AROUND MILAN: Discovering the Isola district
Just a stone's throw from Garibaldi Station and the futuristic district of Porta Nuova, Milan’s Isola district stands as one of the city’s most fascinating corners, boasting old railing houses, trendy establishments, and bohemian vibes.
An evocative name, a difficult past, and a present as a protagonist: this is Isola, the neighborhood that encapsulates the true essence of Milan, in a delicate balance between history and modernity, tradition and innovation. Located north of the city center, Isola is the natural extension of Porta Nuova, the city's contemporary and futuristic hub, though it successfully maintains its distinct identity.
Its streets weave tales of a rich past brimming with challenges and innovations. The atmosphere is lively and dynamic, with a blend of trendy establishments and time-honored shops, traditional trattorias and upscale gastronomy, modern buildings and old railing houses. Additionally, the neighborhood boasts a strong creative energy, owing to the presence of design studios, art galleries, captivating street art, theaters, and a myriad of cultural and artistic events.
History and fun facts
The name Isola refers to the prolonged period of isolation the neighborhood experienced during its history. Like other parts of Milan, this area was initially farmland and farmhouses. The actual neighborhood began to develop in the second half of the 19th century when the construction of the railway tracks literally isolated the area, turning it into a sort of small self-contained world. At that time, the only way to reach the rest of the city was through a pedestrian bridge, then in the 1960s the Eugenio Bussa overpass was built.
During that period, Isola was primarily a working-class neighborhood due to the presence of the railway and numerous large factories, including Pirelli, Brown-Boveri, and the Fonderia Napoleonica. Then, after World War II, while Milan was experiencing an economic boom, Isola transformed into a haven for the Milanese underworld, earning a reputation as a neighborhood to avoid.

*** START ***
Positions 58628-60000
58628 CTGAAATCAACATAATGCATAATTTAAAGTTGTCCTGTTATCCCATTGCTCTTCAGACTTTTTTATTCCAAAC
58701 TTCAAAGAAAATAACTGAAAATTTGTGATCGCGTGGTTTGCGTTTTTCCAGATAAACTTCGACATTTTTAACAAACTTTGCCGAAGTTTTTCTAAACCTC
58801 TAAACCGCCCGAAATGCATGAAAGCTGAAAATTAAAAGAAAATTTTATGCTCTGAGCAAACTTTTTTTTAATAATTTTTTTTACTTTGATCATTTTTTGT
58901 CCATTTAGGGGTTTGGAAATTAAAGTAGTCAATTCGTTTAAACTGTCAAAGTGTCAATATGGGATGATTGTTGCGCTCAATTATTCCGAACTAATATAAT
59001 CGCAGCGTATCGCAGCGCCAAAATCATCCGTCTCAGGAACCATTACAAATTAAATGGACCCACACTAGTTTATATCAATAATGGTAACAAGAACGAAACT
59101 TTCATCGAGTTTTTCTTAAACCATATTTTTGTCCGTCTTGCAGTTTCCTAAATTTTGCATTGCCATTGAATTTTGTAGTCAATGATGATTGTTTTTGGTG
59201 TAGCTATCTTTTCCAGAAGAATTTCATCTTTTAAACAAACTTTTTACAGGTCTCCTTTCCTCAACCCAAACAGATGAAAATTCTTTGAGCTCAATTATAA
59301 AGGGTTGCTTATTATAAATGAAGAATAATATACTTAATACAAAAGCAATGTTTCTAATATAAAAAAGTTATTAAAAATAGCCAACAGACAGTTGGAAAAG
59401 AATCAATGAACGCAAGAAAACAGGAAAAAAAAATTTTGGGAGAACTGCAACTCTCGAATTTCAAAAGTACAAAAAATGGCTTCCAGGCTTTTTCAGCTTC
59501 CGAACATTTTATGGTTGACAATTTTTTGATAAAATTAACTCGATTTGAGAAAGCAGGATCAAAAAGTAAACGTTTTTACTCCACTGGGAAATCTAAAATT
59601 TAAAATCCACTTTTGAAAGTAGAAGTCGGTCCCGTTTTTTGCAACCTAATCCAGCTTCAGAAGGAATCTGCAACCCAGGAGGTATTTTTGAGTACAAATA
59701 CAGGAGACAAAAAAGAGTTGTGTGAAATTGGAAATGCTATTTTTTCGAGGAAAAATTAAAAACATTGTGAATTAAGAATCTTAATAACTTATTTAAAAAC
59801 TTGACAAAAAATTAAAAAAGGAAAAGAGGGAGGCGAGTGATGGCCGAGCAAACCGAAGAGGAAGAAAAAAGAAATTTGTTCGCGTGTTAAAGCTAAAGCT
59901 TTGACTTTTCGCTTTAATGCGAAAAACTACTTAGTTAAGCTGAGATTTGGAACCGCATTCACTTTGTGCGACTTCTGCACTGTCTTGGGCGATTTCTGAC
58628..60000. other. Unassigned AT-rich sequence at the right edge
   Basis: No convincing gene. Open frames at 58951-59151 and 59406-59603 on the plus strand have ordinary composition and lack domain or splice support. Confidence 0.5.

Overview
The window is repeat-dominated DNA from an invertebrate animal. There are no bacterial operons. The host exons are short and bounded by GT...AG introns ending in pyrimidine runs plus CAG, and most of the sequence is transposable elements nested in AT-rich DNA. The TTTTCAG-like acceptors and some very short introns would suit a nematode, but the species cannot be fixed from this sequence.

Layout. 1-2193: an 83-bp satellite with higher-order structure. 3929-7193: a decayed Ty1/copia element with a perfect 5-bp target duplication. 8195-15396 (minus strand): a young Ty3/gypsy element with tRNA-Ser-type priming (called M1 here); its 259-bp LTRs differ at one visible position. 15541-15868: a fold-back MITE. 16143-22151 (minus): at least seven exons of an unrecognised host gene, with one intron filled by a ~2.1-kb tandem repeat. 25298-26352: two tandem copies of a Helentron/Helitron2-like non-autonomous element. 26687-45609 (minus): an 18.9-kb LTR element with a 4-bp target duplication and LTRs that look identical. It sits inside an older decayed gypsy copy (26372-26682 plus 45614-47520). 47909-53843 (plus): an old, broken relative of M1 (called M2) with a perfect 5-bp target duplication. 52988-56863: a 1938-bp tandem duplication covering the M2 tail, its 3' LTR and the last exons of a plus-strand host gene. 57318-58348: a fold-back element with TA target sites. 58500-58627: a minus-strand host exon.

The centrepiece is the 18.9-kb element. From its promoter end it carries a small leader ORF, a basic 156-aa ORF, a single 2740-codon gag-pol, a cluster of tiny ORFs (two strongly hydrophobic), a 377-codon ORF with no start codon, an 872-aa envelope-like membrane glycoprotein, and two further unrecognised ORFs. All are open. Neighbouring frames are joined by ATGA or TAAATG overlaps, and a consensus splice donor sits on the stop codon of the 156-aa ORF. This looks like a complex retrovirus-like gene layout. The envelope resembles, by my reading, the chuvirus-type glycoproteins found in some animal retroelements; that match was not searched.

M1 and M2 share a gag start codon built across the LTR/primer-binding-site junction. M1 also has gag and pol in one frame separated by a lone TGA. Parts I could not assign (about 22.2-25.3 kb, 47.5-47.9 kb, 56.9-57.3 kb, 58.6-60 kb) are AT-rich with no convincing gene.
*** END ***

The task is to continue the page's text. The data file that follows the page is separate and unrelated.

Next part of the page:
In recent years, Isola has experienced a remarkable wave of gentrification that’s changed the face of the neighborhood, transforming it into one of Milan's most vibrant and interesting areas. What adds an extra layer of fascination to Isola is its remarkable capacity to embrace change and modernity while honoring its rich history, resulting in a unique microcosm infused with captivating narratives.
What to see
The Vertical Forest, the famous residential complex by Stefano Boeri, is a great starting point for exploring the Isola neighborhood. . It’s located next to the Biblioteca degli Alberi Milano - BAM (the Library of Trees), a vast park with an extraordinary botanical collection, linking Isola to Piazza Gae Aulenti in Porta Nuova.
As you stroll past the House of Memory and the towering Ziggurat skyscraper, which hosts Google headquarters, you'll find yourself on Via Pietro Borsieri and Via Genova Thaon di Revel, the main streets of Isola. Here, you'll be greeted by a vibrant assortment of stores, artisanal boutiques, and cozy bars, all beckoning you to experience the charming village-like ambiance that characterizes this corner of Milan.
A visit to Santa Maria della Fontana is an absolute must. This Renaissance-style Marian sanctuary, constructed in 1506 by Charles II d'Amboise, the former governor of Milan, is a true marvel. It’s situated on the very spot where a miraculous water source once flowed, reportedly curing Charles from blindness. The complex still boasts exquisite frescoes and a fascinating cloister.
A little further ahead, the Fonderia Napoleonica Eugenia is a place that holds great historical significance in the neighborhood.Once a thriving foundry, today it serves as a museum and event venue. Established in 1806 by the viceroy of the Kingdom of Italy Eugenio di Beauharnais, it crafted remarkable works such as the equestrian statue of Vittorio Emanuele II in Piazza Duomo and the monument honoring Alessandro Manzoni in Piazza San Fedele.